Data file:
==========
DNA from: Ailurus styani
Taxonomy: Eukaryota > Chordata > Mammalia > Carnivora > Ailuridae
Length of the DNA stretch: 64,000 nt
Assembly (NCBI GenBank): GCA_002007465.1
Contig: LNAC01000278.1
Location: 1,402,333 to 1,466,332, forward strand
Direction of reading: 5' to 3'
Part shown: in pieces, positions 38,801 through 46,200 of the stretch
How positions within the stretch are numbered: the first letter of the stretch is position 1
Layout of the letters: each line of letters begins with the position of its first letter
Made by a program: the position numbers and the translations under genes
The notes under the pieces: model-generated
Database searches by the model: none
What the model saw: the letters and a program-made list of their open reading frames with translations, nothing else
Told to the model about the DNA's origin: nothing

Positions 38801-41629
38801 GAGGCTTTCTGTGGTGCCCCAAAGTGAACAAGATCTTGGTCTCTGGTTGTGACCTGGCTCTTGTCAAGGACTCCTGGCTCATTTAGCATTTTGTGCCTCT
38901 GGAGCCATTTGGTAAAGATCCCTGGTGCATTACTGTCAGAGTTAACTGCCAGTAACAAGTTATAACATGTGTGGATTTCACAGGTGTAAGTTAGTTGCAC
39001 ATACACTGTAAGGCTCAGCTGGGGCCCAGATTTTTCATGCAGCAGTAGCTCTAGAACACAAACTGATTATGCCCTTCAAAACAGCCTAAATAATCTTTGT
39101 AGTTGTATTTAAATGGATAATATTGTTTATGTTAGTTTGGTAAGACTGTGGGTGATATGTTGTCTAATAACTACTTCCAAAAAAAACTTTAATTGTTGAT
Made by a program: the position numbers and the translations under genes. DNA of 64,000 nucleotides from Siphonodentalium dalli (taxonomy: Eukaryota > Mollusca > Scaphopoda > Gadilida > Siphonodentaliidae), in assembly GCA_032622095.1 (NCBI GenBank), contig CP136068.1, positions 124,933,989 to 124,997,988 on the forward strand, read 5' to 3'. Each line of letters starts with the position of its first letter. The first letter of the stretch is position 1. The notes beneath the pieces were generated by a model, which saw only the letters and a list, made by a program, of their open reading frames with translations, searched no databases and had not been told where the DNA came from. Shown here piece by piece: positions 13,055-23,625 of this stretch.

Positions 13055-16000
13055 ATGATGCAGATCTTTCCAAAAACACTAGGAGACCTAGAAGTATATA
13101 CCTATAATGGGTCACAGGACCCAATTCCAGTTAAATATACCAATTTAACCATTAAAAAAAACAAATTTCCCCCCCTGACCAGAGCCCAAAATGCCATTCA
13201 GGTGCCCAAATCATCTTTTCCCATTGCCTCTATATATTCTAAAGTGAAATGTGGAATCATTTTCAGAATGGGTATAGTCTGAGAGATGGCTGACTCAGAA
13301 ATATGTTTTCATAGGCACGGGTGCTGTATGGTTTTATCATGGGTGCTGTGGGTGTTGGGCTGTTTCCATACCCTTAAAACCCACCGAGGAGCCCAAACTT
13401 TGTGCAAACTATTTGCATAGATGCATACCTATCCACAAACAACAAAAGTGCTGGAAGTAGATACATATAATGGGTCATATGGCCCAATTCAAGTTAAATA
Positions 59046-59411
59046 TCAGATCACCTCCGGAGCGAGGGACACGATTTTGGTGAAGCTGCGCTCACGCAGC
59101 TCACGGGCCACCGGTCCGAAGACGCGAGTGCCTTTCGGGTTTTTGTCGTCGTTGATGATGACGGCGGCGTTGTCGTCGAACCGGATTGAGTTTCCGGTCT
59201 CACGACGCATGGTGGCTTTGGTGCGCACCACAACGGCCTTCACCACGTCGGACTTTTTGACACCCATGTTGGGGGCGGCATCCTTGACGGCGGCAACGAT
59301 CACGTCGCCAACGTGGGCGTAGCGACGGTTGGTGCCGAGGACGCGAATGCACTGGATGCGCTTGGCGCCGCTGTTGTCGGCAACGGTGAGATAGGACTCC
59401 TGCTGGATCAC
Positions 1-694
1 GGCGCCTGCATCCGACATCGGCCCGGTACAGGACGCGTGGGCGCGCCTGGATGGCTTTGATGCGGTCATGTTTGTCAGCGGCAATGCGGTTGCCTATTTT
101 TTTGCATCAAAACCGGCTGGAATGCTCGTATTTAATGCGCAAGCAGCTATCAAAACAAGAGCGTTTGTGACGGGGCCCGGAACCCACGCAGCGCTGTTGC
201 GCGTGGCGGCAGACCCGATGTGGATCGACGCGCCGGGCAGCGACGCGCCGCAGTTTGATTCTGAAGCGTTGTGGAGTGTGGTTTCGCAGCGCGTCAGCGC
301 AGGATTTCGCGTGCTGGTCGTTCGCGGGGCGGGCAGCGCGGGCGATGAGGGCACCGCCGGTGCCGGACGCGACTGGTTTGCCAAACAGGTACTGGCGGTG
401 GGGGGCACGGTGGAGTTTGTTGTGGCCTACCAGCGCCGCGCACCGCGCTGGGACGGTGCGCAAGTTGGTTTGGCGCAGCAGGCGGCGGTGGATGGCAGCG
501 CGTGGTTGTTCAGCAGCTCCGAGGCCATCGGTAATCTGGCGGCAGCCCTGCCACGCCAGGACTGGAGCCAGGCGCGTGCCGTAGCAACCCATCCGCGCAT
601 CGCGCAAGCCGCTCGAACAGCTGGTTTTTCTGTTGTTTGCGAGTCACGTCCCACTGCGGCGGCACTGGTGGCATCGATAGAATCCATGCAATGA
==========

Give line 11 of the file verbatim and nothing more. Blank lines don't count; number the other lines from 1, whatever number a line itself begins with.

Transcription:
Made by a program: the position numbers and the translations under genes